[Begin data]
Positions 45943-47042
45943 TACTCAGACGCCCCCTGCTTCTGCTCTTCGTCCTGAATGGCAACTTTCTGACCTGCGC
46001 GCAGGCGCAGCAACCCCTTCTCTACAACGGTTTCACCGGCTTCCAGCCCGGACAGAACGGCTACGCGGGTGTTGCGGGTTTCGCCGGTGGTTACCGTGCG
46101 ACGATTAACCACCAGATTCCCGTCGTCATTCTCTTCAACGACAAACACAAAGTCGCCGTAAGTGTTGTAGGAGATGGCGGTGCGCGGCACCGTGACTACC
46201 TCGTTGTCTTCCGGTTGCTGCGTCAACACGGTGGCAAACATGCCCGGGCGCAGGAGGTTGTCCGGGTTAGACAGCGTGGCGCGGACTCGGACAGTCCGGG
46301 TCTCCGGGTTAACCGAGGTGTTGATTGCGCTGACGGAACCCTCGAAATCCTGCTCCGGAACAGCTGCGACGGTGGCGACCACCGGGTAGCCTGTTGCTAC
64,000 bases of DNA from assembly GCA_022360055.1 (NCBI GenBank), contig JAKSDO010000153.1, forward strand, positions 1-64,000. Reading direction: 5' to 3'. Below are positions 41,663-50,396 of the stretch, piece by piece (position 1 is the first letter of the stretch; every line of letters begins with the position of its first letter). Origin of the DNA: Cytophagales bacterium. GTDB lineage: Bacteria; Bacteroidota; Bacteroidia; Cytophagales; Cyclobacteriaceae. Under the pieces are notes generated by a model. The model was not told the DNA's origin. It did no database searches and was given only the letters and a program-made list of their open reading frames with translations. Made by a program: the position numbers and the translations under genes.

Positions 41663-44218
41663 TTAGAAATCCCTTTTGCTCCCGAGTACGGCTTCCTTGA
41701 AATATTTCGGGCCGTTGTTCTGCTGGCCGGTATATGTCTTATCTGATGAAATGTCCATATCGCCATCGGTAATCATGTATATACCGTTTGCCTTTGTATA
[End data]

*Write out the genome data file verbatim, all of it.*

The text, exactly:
Positions 45943-47042
45943 TACTCAGACGCCCCCTGCTTCTGCTCTTCGTCCTGAATGGCAACTTTCTGACCTGCGC
46001 GCAGGCGCAGCAACCCCTTCTCTACAACGGTTTCACCGGCTTCCAGCCCGGACAGAACGGCTACGCGGGTGTTGCGGGTTTCGCCGGTGGTTACCGTGCG
46101 ACGATTAACCACCAGATTCCCGTCGTCATTCTCTTCAACGACAAACACAAAGTCGCCGTAAGTGTTGTAGGAGATGGCGGTGCGCGGCACCGTGACTACC
46201 TCGTTGTCTTCCGGTTGCTGCGTCAACACGGTGGCAAACATGCCCGGGCGCAGGAGGTTGTCCGGGTTAGACAGCGTGGCGCGGACTCGGACAGTCCGGG
46301 TCTCCGGGTTAACCGAGGTGTTGATTGCGCTGACGGAACCCTCGAAATCCTGCTCCGGAACAGCTGCGACGGTGGCGACCACCGGGTAGCCTGTTGCTAC
64,000 bases of DNA from assembly GCA_022360055.1 (NCBI GenBank), contig JAKSDO010000153.1, forward strand, positions 1-64,000. Reading direction: 5' to 3'. Below are positions 41,663-50,396 of the stretch, piece by piece (position 1 is the first letter of the stretch; every line of letters begins with the position of its first letter). Origin of the DNA: Cytophagales bacterium. GTDB lineage: Bacteria; Bacteroidota; Bacteroidia; Cytophagales; Cyclobacteriaceae. Under the pieces are notes generated by a model. The model was not told the DNA's origin. It did no database searches and was given only the letters and a program-made list of their open reading frames with translations. Made by a program: the position numbers and the translations under genes.

Positions 41663-44218
41663 TTAGAAATCCCTTTTGCTCCCGAGTACGGCTTCCTTGA
41701 AATATTTCGGGCCGTTGTTCTGCTGGCCGGTATATGTCTTATCTGATGAAATGTCCATATCGCCATCGGTAATCATGTATATACCGTTTGCCTTTGTATA